Unwilling to trade on his East End or lapsed Catholic past ("That's too easy a cliché, everybody goes through their private hells"), Wobble's life is centred on what he calls his own culture, following his own abstract thoughts and concepts.
"My culture is literally the life I lead, the way I conduct myself. Maybe it would help to be a capitalist in some respects, to get people into a culture. I'm not saying I'm so great, so learned or wised up. Just that I've reached certain conclusions which I think are right, and other people haven't. I've got faith in certain aspects of life, I believe in karmas, bad karmas. I sometimes have wicked thoughts, but it comes back to me like a slap in the face. I had a big row, when I was nasty to someone when I shouldn't have been, and I suddenly found I'd lost my wage packet. That really hurt!" he laughs.
He spends a lot of time sponging up influences, believing Stockhausen's maxim that there's no such thing as self-expression. He sees himself as an aerial, a radio picking up and sending out signals. And while he doesn't particularly like his music, he shares the composer's fascination with shortwave radio.
Something also tuned into by former Stockhausen pupil Holger Czukay, Can's bassist, who's just released a solo album 'Movies'. Czukay and Wobble met and hit it off during the German's recent promotional visit,  so much so that they plan to work together in the future. One 'Movies' track, 'Persian Love', affected Wobble closely. It features an Iranian singer recorded from shortwave radio, the voice so stunningly beautiful that it moved Wobble to say:
"I thought 'Right, I'm not going to sing again!' And I mean it. Fuck me, mine just don't compare ... Brilliant stuff! Inside my head my voice sounds really good, but when I hear it back it sounds weedy and high. It just doesn't suit my body, I hate it. Then sometimes I hate my looks as well, I'd rather like to take a rubber and rub them out."
But now he's in a successful pop group, they don't matter so much, I suggest. He laughs.
"Yeah, after years of not getting the girls people think suddenly I'm good-looking. My looks are suddenly fashionable – to be over-tall, pale, fucking gawky face and awkward way of moving, it's really trendy now, so I'm lucky."
But, his Jack-the-Lad days behind him, Wobble's too sensitive to take advantage. He practices the feminism he professed to Viv before Christmas,  though he doesn't particularly like talking about it.
"I just happen to believe that I don't start whistling at birds walking down the streets. But I hate this idea that the woman hate the men, it's bollocks. You just lead your life. I'd rather have just one amazing relationship, full of unhappiness as well. Monotony is the thing in life. Like in 'Apocalypse Now', when Brando whispers 'the horror ... the horror' – I always think 'the monotony ... the monotony.' It just pressures you. It kills relationships spending Tuesday evenings in together when the telly's the worst. Little things like that."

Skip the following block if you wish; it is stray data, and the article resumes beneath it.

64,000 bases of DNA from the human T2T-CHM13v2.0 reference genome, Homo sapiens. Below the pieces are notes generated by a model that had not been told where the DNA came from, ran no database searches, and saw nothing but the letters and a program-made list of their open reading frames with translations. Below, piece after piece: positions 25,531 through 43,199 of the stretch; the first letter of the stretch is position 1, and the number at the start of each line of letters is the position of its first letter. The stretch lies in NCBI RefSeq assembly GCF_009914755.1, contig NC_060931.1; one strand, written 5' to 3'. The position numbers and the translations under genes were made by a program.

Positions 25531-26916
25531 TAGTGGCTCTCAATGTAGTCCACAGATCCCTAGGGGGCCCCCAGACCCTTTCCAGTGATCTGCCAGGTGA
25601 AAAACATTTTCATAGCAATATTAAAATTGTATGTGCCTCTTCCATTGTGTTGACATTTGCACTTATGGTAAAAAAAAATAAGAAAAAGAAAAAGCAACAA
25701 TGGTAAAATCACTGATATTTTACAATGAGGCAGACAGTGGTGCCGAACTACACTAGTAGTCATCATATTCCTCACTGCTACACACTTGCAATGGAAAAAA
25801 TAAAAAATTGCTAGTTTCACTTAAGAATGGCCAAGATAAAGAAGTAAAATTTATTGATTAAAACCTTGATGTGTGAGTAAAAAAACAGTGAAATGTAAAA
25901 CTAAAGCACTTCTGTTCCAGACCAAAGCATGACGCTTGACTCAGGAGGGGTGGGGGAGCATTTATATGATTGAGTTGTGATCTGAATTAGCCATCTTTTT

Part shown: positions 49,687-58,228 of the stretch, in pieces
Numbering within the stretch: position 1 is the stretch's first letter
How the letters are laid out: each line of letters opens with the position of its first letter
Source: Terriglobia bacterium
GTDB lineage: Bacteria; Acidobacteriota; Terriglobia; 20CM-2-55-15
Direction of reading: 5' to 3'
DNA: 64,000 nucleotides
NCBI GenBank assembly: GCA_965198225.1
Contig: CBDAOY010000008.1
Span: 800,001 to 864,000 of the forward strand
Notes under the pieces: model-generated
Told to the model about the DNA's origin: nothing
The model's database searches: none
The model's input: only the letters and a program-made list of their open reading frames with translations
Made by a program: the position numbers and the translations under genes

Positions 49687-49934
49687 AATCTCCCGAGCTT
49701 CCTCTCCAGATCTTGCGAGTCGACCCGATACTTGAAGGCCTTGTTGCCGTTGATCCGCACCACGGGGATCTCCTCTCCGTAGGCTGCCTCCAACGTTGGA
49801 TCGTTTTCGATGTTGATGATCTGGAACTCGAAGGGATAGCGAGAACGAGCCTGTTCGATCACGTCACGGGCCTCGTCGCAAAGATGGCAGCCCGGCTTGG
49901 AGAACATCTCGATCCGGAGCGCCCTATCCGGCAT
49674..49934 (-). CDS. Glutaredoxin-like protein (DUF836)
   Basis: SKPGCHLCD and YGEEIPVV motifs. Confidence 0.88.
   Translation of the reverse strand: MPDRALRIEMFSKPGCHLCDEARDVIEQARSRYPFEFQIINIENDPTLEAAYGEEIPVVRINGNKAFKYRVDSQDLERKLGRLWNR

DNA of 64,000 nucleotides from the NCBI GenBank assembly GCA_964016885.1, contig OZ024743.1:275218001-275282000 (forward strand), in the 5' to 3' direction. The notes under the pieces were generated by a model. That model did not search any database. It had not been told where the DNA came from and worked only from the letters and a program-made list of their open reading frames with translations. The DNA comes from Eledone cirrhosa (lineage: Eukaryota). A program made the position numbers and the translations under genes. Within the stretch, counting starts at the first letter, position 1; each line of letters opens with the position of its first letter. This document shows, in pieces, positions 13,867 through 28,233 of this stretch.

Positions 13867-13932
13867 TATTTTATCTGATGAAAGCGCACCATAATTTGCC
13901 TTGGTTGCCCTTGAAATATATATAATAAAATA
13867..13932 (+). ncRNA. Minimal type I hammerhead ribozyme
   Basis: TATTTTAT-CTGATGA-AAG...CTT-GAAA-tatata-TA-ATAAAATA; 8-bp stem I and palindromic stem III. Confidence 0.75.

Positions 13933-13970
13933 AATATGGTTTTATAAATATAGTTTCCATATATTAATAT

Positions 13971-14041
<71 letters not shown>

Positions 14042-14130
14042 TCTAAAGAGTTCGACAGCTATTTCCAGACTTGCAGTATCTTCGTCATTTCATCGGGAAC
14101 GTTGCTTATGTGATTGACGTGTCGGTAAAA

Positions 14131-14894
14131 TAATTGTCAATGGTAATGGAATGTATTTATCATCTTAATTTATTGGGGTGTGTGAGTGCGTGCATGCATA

What a strange movie 'Apocalypse Now' is. Some people went for its 'Heart Of Darkness' connections, while others deplored its use of war as spectacle. Wobble liked both, relating closely to the central Sheen character's metaphorical journey into the mind's recesses, while perceiving compatriot John Lydon in the Brando figure.
"The purity of thought of his mission in his actions reminds me of John. Nobody can get near, it's unreachable. Journalists get wound up by him, and other people can't get near him. A fascinating person. I think I can understand him to a certain extent."
Not so Lydon and Keith Levene's sudden infatuation with bodybuilding. During the duo's last promo trip to the States  they took to surfing, but were embarrassed by their puny physiques. Consequently, they've become health freaks to improve their bodies before this tour's return. But they haven't succeeded yet in recruiting Wobble to their causes. He can't rationalise it, worried maybe that the means will become more important than the end. His mind is agile enough, if his body isn't, jumping to a witty analogy:
"It's something you see a lot in life, means coming before an end. It's wrong. Like civil service advisers, they're the people who run this country, not Thatcher really. Sometimes I think she's just a front piece, a gimmick, a good image. It's like a rock band getting a girl singer!" Laughs loudly. "The Tory party gets itself an Iron Maid!"
Prospects of PIL in America might worry some, following the Pistols' demise there, though the two are only obliquely related. On their return there's the chance of more English gigs, but with PIL that'll depend on how they feel about it at the time, which is alright by me.
As much as I like them, I just don't envisage them as a performing band, and against my better judgement I'd like to see their myths remain intact. Old habits die hard.
 'Dreadlock Don't Deal In Wedlock' (released 5 October 1978).
 New Musical Express (8 December 1979).
 'Betrayal' (released 15 April 1980). The 12" version featured an added dub section and was released on Wobble's 'I Could Have Been A Contender' compilation in 2004.
 PIL got their US visas on 11 April 1980 (as pictured on the sleeve of Brian Brain's 'Another Million Miles' single) and arrived in Boston on 16 April 1980.
 Holger Czukay was interviewed by Chris Bohn in the same issue.
 Early March 1980.
Picture Credits: (Top to Bottom)
© ADRIAN BOOT